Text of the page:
The effects of periods were notable in themselves. Although the confidence intervals of our period effects were largely overlapping—especially after 1999—the general pattern suggested that the influence of periods increased over time. Moreover, our data suggest—in line with studies that investigated single crises—that periods of crises, especially the period of the increasing number of refugees and the financial crisis, send a strong impulse to the activation of civil society in Germany.


In closing, we note several limitations of our study. To start with, we constructed our cohorts following a conceptual rationale (Schmidt, forthcoming), but such construction always involves arbitrary decisions. Defining which moments in historical time have the potential to be formative and which not leaves researchers with many degrees of freedom. As such, independent replications in different contexts are clearly warranted.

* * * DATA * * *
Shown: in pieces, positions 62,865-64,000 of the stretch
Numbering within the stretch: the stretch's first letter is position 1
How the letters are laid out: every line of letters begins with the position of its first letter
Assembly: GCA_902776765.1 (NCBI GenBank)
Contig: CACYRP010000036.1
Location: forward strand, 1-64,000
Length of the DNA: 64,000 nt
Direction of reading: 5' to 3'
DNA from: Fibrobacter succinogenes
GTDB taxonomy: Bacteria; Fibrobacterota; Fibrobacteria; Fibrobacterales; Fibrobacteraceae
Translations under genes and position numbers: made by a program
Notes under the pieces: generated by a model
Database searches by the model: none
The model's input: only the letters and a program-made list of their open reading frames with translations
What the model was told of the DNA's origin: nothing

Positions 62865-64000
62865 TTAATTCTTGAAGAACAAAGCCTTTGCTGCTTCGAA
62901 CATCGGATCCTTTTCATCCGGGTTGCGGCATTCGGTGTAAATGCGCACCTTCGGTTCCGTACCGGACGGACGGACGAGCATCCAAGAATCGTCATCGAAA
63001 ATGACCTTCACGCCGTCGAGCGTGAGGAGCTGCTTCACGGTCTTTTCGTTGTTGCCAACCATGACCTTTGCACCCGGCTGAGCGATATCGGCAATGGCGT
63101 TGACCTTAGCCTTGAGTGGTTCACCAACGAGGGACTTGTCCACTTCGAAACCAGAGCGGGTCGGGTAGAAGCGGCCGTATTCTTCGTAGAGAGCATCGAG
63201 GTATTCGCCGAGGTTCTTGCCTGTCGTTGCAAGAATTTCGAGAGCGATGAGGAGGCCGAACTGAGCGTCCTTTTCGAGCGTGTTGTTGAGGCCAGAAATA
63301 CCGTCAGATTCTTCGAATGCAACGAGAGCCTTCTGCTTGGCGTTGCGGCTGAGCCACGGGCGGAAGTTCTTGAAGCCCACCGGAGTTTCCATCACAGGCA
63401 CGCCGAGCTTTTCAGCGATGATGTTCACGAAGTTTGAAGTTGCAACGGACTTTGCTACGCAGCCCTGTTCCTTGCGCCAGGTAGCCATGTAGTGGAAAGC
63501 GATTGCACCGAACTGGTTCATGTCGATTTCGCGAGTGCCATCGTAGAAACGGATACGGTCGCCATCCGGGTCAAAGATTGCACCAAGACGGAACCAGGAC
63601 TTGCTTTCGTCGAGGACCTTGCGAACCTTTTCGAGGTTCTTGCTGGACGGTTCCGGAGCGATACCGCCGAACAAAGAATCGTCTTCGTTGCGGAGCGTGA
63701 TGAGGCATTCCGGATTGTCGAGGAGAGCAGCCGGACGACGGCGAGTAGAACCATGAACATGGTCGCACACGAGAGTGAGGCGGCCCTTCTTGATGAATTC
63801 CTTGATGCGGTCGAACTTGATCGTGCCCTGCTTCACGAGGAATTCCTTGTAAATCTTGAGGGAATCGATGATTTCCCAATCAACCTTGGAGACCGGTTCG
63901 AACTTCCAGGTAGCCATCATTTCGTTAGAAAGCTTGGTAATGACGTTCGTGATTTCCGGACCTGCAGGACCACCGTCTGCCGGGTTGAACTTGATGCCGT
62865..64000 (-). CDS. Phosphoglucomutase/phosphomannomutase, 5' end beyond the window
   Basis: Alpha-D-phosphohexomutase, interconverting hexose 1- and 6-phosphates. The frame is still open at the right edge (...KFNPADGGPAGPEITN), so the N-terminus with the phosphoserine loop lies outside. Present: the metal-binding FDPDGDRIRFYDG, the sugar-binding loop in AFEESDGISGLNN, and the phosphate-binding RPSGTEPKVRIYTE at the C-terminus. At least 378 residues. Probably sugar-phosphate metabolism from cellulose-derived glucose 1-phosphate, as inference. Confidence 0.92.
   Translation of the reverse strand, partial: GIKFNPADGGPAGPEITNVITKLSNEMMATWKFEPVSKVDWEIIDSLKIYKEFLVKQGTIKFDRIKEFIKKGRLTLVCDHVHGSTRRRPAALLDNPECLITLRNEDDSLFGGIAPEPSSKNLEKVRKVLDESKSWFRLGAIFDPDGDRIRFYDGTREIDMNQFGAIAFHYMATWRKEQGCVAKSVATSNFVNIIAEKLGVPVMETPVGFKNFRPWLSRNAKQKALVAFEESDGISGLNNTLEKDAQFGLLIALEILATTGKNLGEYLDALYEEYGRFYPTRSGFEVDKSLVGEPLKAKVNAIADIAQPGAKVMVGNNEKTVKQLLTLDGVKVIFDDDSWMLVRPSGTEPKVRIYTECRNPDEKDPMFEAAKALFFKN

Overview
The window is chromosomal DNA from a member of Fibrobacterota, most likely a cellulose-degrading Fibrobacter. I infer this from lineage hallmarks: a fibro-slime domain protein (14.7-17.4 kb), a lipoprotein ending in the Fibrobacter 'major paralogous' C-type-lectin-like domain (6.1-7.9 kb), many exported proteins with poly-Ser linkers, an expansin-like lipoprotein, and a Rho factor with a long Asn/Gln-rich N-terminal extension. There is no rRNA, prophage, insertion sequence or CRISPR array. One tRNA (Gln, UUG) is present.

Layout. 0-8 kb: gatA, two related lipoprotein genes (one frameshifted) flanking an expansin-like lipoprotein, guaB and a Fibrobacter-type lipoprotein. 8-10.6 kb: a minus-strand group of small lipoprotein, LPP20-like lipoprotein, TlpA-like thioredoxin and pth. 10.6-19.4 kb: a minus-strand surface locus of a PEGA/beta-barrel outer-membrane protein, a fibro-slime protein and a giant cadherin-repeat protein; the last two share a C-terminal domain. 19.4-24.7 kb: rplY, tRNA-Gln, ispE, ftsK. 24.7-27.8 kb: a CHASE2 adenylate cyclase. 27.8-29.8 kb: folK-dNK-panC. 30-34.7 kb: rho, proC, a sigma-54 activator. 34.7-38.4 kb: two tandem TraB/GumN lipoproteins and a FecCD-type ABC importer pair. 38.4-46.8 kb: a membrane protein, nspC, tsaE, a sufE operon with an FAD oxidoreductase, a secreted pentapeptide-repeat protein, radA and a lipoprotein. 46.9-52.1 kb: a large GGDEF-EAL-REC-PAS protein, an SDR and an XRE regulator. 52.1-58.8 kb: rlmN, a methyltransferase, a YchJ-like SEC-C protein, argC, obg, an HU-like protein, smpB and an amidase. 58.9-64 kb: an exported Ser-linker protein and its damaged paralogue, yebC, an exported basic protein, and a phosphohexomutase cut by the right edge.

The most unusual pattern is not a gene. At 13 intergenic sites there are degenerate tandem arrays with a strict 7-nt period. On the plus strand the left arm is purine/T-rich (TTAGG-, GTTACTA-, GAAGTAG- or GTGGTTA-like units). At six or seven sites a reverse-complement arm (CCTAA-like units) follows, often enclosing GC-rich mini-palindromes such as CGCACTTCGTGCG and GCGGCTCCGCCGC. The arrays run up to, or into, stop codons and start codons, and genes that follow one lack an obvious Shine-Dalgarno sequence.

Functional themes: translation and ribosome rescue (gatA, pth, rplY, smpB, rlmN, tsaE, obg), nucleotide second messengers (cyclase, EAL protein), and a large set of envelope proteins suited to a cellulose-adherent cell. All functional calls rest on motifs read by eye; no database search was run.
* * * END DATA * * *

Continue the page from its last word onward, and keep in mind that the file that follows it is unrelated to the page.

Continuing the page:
Working with the secondary data from the SOEP, we had to focus on voluntary engagement in organisational settings. We cannot draw any inferences about more informal engagement in loosely organised units of the civil society. Informal forms of engagement often happen ad-hoc, come with low costs and are sporadic in nature (e.g., Borbáth et al., 2021; Lahusen, 2020). We, therefore, speculate that the observed increases of engagement after crises will even be stronger for more informal forms of engagement. Scrutinising more informal types of engagement were also interesting with regards to the observed narrowing of the gender gap. For a long time, women were more inclined to more informal forms of engagement due to double burdens at home (Hook, 2004). We wonder whether the increased participation of women in formal settings went hand in hand with a decrease in women’s’ informal engagement.